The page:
Starting as civil rights leader Martin Luther King Jr. is being awarded the 1964 Nobel Peace Prize, and ending with a small victory on the way to attempting to secure African American equality, Selma examines only a very short period in the life of a legend. King’s non-violent activism has already been established before the film begins and his assassination at the age of 39 is merely a footnote. Selma, as its title suggests, is the story of just one of many struggles in King’s life. When it becomes clear that African Americans are not being allowed to vote in many Southern states (despite this being against the law), King and his colleagues head to Selma, Alabama, a place where ‘whites only’ signs are still visible, and organises a march from Selma to Montgomery to ensure every black person is allowed to vote without being refused or intimidated.
Hounded by J. Edgar Hoover and the FBI, hindered by President Johnson, and attacked by outraged white people and Southern law enforcement, King must overcome divisions within his own movement, and outright racism from many locals in order to succeed.
Selma is not a traditional biopic, in that most of King’s life is left out of the film. Don’t expect to learn much about why King developed his strict code of non-violent protest or what achievements led him to winning the Nobel Peace Prize. Selma focuses in on one moment in his life and is all the better for it. There are hints and mentions of what came before and what will come after, but this is the story of Selma and the people who put their lives at risk to gain the right to vote. Most notably, Selma enacts the night of the death of one activist on the streets of Selma in tragically true detail, where Jimmie Lee Jackson was unarmed and shot by police.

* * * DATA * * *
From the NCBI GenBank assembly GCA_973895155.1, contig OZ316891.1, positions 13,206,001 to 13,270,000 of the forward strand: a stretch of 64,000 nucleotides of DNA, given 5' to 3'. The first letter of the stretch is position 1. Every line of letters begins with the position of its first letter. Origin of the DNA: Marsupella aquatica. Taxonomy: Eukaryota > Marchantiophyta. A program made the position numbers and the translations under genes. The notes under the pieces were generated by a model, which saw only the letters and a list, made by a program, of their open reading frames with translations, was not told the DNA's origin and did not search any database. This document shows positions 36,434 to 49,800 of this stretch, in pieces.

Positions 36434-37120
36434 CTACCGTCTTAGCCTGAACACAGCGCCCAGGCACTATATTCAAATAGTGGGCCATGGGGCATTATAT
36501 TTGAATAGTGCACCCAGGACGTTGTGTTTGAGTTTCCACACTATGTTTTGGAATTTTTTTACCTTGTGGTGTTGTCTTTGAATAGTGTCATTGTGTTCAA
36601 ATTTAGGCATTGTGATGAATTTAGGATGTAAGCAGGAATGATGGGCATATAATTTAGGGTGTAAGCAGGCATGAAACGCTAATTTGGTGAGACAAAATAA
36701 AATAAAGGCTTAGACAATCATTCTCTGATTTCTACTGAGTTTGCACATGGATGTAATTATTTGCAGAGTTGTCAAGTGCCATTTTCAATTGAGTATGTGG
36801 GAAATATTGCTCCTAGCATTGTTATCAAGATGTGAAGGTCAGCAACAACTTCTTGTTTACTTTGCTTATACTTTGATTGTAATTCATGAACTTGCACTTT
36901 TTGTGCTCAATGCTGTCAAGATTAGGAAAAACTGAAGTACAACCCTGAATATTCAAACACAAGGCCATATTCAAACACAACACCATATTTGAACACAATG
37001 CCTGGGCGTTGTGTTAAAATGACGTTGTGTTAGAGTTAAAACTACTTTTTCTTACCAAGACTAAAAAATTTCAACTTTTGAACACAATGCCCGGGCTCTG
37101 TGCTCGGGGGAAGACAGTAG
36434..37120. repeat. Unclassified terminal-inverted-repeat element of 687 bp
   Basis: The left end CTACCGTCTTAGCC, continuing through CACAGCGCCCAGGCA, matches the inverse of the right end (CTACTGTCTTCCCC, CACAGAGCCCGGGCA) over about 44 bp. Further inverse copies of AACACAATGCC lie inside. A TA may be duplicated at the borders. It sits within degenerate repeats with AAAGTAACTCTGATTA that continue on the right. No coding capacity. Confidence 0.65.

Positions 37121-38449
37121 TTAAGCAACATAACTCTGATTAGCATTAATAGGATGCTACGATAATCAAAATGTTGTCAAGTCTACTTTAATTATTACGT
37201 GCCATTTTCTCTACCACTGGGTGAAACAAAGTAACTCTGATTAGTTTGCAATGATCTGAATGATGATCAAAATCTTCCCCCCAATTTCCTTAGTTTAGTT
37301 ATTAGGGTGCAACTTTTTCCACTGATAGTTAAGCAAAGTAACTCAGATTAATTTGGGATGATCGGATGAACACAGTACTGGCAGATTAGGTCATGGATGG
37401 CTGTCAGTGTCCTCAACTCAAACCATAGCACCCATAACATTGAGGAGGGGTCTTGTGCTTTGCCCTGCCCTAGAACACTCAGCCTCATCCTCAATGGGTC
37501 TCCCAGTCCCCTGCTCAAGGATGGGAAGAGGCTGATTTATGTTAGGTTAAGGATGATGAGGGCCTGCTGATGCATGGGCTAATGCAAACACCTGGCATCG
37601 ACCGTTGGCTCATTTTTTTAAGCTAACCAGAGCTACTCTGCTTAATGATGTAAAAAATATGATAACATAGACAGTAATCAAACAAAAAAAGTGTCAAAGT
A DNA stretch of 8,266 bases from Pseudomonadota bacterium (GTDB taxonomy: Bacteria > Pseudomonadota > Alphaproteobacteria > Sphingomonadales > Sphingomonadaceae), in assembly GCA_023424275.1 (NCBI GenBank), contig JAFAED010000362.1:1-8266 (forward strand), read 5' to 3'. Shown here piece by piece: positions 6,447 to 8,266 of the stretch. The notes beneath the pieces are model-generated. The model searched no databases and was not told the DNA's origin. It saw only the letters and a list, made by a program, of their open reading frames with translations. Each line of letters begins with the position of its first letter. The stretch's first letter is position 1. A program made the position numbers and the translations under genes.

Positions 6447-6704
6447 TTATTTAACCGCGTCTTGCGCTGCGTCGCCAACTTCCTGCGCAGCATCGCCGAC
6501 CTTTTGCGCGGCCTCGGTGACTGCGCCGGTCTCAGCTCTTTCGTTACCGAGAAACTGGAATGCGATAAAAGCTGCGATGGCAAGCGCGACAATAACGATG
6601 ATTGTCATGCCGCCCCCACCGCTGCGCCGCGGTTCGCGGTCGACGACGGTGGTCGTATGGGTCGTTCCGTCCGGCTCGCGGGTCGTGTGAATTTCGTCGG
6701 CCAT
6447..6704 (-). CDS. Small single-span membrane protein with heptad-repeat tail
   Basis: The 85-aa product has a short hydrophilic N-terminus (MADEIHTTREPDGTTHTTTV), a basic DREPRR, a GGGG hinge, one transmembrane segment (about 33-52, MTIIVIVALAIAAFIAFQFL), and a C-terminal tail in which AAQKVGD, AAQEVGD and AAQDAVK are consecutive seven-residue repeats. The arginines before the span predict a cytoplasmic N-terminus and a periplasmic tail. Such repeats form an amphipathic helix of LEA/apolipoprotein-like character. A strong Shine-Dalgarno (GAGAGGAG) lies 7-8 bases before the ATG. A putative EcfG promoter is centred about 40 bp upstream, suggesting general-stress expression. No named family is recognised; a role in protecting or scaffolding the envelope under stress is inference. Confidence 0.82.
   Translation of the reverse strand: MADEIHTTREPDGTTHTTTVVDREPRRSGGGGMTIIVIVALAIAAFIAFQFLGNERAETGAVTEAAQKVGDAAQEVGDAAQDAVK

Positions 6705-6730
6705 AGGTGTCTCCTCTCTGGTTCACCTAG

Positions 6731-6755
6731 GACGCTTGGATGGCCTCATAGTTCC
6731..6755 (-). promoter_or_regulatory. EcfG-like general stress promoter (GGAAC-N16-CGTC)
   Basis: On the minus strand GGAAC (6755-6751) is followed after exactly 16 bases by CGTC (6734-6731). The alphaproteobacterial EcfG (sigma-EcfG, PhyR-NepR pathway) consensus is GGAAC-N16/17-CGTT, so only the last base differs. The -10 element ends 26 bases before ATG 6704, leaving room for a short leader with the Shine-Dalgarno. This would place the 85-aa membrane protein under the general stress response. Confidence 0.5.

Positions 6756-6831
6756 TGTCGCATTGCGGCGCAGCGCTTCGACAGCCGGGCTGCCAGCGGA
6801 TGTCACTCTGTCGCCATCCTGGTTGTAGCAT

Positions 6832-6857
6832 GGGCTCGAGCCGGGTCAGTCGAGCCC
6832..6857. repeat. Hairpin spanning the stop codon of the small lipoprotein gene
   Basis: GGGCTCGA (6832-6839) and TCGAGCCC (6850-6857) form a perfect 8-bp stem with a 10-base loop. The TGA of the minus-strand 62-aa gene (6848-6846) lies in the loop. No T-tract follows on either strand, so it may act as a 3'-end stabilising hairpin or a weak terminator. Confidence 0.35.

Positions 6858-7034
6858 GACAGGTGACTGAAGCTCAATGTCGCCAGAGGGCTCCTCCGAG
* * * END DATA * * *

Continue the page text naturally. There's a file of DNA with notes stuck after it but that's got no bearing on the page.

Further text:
The timing of Selma, and its snub in the Academy Awards acting categories, couldn’t be more pertinent. This is a film that many might want to ignore. The police brutality, the fear of African Americans (particularly from those in power and law enforcement) and the desire to protest their own treatment all feels ripped from recent headlines. For all King’s sacrifices, victories and righteousness, America still has a lot of work to do in terms of race relations and Selma shines a light on this by looking into its recent past.
The decision to concentrate on this pivotal moment is smart; with King’s life having too much to fit into a single film. It touches on the troubled relationship with his wife and Malcolm X briefly pops up for a single scene, but mostly it deals with King, his colleagues and the ordinary people of Selma. The fantastic Brits in the cast - David Oyelowo, Carmen Ejogo, Tom Wilkinson and Tim Roth - stand out in this none more American tale but as with so many true life stories, it is the moments where we see real footage that really hit the hardest.
Despite King's speeches having to be rewritten for the film due to rights issues, Oyelowo captures the essence of the man beautifully. With so much left of King’s life to cover, we can only hope that director Ava DuVernay, writer Paul Webb and star David Oyelowo are given another opportunity to shine a spotlight on this great leader in the future.
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Reviews for other Best Picture Nominees 2015: